Hungary has been known as one of Europe’s best spa destination for hundreds of years. Over 80 million litres of richly mineralized water is poured out from natural hot springs every day. With more than 1300 hot springs in the country, only 300 are used for bathing and medicinal purposes. The oldest spas in Hungary have been build by the ancient Romans and Turks over thousand years ago.
Cave Bath in Miskolc-Tapolca
150-m Cave Bath (Barlangfürdö) in Miskolc-Tapolca is the most spectacular in Hungary. Dicovered in the 16th century, the caves have been attracting bathers ever since. Today, a vast resort has grown around the caves, including a large park with a rowing lake and a cave chapel.
Cave passages have been created by nature in hundreds of thousands years. Thermal water of the caves arise from the depths of the Bükk mountains and has a nice temperature of 30°C (86°F). The water is high in calsium and magnesium, which is especially good for you if you suffer from joint or back problems. The cave baths include bath hall, old cave basin, two thermal basins, roman hall and star hall.
Széchenyi Baths in Budapest
Széchenyi Baths is the largest and probably most outstanding complex of spa baths in Europe with its vast network of indoor and outdoor baths. A Hungarian geologist discovered a hot spring in Széchenyi while drilling a well in 1897. The outstanding Neo-Baroque building was contructed to the same place couple of decades later in 1913.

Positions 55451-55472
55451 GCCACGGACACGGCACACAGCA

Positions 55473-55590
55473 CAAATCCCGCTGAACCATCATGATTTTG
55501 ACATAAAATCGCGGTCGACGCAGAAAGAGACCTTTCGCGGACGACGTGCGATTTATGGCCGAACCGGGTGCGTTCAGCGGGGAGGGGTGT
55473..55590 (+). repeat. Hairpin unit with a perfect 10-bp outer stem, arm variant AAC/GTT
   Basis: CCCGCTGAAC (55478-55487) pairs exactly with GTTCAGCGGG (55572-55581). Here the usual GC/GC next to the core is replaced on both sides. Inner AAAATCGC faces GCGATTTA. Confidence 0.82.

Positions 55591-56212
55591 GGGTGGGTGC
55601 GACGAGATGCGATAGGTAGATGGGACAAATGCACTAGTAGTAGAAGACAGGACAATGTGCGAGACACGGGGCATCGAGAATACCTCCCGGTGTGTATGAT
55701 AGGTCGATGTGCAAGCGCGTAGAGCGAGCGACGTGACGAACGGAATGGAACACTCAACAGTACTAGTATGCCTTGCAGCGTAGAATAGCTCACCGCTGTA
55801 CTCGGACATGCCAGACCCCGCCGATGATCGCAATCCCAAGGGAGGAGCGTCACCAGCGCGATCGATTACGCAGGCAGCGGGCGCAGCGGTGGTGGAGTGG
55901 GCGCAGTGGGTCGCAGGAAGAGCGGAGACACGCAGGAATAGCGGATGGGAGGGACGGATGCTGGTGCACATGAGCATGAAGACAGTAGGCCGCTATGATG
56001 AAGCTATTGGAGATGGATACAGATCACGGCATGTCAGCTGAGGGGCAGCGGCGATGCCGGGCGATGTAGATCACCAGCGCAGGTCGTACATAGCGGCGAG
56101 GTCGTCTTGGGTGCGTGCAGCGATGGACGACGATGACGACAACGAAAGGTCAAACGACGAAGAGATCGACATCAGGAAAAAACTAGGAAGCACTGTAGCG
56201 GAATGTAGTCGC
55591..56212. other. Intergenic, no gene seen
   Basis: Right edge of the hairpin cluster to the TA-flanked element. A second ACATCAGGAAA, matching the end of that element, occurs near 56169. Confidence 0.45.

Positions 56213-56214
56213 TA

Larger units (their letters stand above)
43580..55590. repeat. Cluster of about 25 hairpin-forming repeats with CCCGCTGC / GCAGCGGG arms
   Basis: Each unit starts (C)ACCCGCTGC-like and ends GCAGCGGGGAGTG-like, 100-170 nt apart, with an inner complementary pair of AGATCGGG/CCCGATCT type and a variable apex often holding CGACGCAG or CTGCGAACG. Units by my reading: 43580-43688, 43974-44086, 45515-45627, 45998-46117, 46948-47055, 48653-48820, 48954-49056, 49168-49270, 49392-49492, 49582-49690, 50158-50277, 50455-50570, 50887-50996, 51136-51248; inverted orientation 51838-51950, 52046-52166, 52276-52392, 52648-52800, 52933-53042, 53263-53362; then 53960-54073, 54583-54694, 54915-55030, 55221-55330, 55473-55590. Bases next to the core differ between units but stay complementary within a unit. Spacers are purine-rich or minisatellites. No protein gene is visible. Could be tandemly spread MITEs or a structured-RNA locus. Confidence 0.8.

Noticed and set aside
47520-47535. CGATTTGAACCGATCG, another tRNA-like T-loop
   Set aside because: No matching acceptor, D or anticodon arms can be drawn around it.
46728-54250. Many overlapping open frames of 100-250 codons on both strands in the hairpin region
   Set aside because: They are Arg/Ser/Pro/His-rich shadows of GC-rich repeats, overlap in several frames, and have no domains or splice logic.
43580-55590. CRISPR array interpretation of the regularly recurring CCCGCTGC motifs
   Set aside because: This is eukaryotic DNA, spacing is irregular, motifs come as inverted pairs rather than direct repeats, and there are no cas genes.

Its hot springs bubble up from a depth of 930 m (3,180 ft) and are rich in minerals that are also reputed to have healing properties. This makes Széchenyi Baths the deepest and hottest in Budapest. The water in Széchenyi Baths is recommended for treating rheumatism as well as disorders of the nervous system, joints and muscles. It is as popular with tourist as it is with locals who can be seen to play chess at outdoor pools all year around.
Saliris Resort and Spa in Egerszalók
Saliris Thermal Spa is constructed next to a thermal spring erupting from deep in the earth and limestone hill created by water runoff, known as “salt hill.” The hot water rich in mineral content continually builds jagged, white formations, offering an imposing and interesting spectacle. It’s a unique sight in Europe, with similar natural formations found only in two other places in the world, in Pamukkale in Turkey and in Yellowstone National Park in the United States.
The water from the hot spring contains calcium magnesium hydrogen carbonate, sodium and a significant amount of metasilicic acid – ranked as one of the best in the sulphuric medicinal waters category. Calcium has been said to have an anti-inflammatory effect, and sulphur makes an important component of cartilage in the joints.
3 Tips for the Spas in Hungary
- Remember to bring your own flip-flops to the spas!
- Spas are usually poorly signed and usually only in Hungarian
- Avoid weekends when spas are packed with locals and very noisy